Video

    Video NASA Astronauts Train for Commercial Space Flights

    Since the last Shuttle flight in 2011, the United States has been relying on Russian rockets to launch fresh crews to the International Space Station. But that may change in the next few years. NASA and several private space companies are developing advanced capsules capable of taking humans into low orbit and beyond. As VOA's George Putic reports, astronauts are already training for commercial spacecraft in flight simulators.
    Video

    Video US Worried Political Chaos in Iraq Will Hurt IS Fight

    The White House is expressing concern about rising political chaos in Iraq and the impact it could have on the fight against the Islamic State. The U.S. says Iraq needs a stable, central government to help push back the group. But some say Baghdad may not have a unified government any time soon. VOA's White House correspondent Mary Alice Salinas reports.
    Video

    Video Press Freedom in Myanmar Fragile, Limited

    As Myanmar begins a new era with a democratically elected government, many issues of the past confront the new leadership. Among them is press freedom in a country where journalists have been routinely harassed or jailed.
    Video

    Video Taliban Threats Force Messi Fan to Leave Afghanistan

    A young Afghan boy, who recently received autographed shirts and a football from his soccer hero Lionel Messi, has fled his country due to safety concerns. He and his family are now taking refuge in neighboring Pakistan. VOA's Ayaz Gul reports from Islamabad.
    Video

    Video Major Rubbish Burning Experiment Captures Destructive Greenhouse Gases

    The world’s first test to capture environmentally harmful carbon dioxide gases from the fumes of burning rubbish took place recently in Oslo, Norway. The successful experiment at the city's main incinerator plant, showcased a method for capturing most of the carbon dioxide. VOA’s Deborah Block has more.
    Video

    Video EU Visa Block Threatens To Derail EU-Turkey Migrant Deal

    Turkish citizens could soon benefit from visa-free travel to Europe as part of the recent deal between the EU and Ankara to stem the flow of refugees. In return, Turkey has pledged to keep the migrants on Turkish soil and crack down on those who are smuggling them. Brussels is set to publish its latest progress report Wednesday — but as Henry Ridgwell reports from London, many EU lawmakers are threatening to veto the deal over human rights concerns.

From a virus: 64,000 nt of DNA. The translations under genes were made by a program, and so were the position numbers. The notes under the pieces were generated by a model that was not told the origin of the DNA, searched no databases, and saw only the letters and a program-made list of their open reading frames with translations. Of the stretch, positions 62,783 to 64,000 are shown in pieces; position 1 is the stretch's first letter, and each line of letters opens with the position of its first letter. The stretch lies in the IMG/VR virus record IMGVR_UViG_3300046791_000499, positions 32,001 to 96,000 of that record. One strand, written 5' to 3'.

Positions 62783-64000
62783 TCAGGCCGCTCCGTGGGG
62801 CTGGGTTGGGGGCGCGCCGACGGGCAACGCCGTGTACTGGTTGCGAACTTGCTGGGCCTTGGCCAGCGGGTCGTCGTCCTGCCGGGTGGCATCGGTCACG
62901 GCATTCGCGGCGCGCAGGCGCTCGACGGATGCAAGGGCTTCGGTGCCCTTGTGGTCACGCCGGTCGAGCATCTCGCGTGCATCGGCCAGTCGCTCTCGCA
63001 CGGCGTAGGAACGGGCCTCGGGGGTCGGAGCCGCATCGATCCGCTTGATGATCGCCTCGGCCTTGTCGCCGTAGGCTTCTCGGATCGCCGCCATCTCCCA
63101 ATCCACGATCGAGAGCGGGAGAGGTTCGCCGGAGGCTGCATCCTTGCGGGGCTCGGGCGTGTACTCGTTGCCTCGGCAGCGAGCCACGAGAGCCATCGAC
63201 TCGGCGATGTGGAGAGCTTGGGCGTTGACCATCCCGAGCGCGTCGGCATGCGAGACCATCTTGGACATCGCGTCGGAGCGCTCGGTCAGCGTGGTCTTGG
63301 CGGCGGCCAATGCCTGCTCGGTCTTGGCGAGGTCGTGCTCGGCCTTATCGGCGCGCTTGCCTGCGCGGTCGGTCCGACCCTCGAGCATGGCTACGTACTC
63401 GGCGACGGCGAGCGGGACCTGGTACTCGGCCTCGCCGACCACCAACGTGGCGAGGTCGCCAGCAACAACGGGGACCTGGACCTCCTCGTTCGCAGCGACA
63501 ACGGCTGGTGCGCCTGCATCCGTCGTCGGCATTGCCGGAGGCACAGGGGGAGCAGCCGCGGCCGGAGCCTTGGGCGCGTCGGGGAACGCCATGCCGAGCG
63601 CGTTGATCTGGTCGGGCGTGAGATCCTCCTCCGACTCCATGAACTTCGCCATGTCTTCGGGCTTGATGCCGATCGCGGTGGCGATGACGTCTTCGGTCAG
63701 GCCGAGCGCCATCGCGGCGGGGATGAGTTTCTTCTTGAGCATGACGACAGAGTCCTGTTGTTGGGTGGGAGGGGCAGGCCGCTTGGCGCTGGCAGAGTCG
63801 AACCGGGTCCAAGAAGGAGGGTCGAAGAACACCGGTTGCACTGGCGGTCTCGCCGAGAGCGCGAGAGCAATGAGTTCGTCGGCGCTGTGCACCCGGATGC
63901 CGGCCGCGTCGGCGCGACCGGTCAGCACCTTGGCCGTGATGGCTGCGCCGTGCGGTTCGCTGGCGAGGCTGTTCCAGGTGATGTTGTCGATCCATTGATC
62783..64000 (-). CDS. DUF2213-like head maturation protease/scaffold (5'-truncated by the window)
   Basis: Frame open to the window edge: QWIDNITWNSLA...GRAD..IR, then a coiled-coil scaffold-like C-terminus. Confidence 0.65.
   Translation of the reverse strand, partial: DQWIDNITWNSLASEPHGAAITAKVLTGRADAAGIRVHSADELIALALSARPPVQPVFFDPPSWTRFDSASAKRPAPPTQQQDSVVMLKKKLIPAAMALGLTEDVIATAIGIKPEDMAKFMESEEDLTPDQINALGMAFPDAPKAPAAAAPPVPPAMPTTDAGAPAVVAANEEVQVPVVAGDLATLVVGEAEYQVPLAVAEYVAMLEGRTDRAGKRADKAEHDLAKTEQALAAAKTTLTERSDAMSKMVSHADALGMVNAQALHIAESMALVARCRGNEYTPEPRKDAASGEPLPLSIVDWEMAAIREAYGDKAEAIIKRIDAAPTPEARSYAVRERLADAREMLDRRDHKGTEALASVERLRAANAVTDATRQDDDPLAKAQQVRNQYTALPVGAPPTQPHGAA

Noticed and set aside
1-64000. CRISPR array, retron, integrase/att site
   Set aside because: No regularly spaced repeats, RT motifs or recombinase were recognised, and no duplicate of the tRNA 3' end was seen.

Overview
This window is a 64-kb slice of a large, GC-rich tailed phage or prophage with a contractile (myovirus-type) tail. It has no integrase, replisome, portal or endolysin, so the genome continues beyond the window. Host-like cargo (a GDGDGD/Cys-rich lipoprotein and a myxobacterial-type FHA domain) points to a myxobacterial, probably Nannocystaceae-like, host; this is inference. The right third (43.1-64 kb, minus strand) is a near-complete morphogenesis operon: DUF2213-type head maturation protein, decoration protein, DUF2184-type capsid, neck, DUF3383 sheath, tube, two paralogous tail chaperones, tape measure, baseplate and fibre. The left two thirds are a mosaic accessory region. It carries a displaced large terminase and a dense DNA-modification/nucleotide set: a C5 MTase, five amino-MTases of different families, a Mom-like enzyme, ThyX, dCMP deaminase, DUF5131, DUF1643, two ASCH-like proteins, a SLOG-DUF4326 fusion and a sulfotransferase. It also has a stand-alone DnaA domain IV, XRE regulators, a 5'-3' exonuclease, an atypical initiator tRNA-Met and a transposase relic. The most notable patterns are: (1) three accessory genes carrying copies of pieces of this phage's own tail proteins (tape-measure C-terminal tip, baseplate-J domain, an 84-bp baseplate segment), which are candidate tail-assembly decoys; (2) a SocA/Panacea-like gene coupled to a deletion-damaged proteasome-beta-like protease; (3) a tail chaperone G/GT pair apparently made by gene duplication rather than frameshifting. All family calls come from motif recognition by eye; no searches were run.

Video

    Video Tensions Rising Ahead of South China Sea Ruling

    As the Philippines awaits an international arbitration ruling on a challenge to China's claims to nearly all of the South China Sea, it is already becoming clear that regardless of which way the decision goes, the dispute is intensifying. VOA’s Bill Ide has more from Beijing.
    Video

    Video Painting Captures President Lincoln Assassination Aftermath

    A newly restored painting captures the moments following President Abraham Lincoln’s assassination in 1865. It was recently unveiled at Ford’s Theatre in Washington, where America’s 16th president was shot. It is the only known painting by an eyewitness that captures the horror of that fateful night. VOA’s Julie Taboh tells us more about the painting and what it took to restore it to its original condition.
    Video

    Video Displaced By War, Syrian Artist Finds Inspiration Abroad

    Saudi-born Syrian painter Mohammad Zaza is among the millions who fled their home for an uncertain future after Syria's civil war broke out. Since fleeing Syria, Zaza has lived in Lebanon, Egypt, Jordan and now Turkey where his latest exhibition, “Earth is Blue like an Orange,” opened in Istanbul. He spoke with VOA about how being displaced by the Syrian civil war has affected the country's artists.

    Special Report

    Adrift The Invisible African Diaspora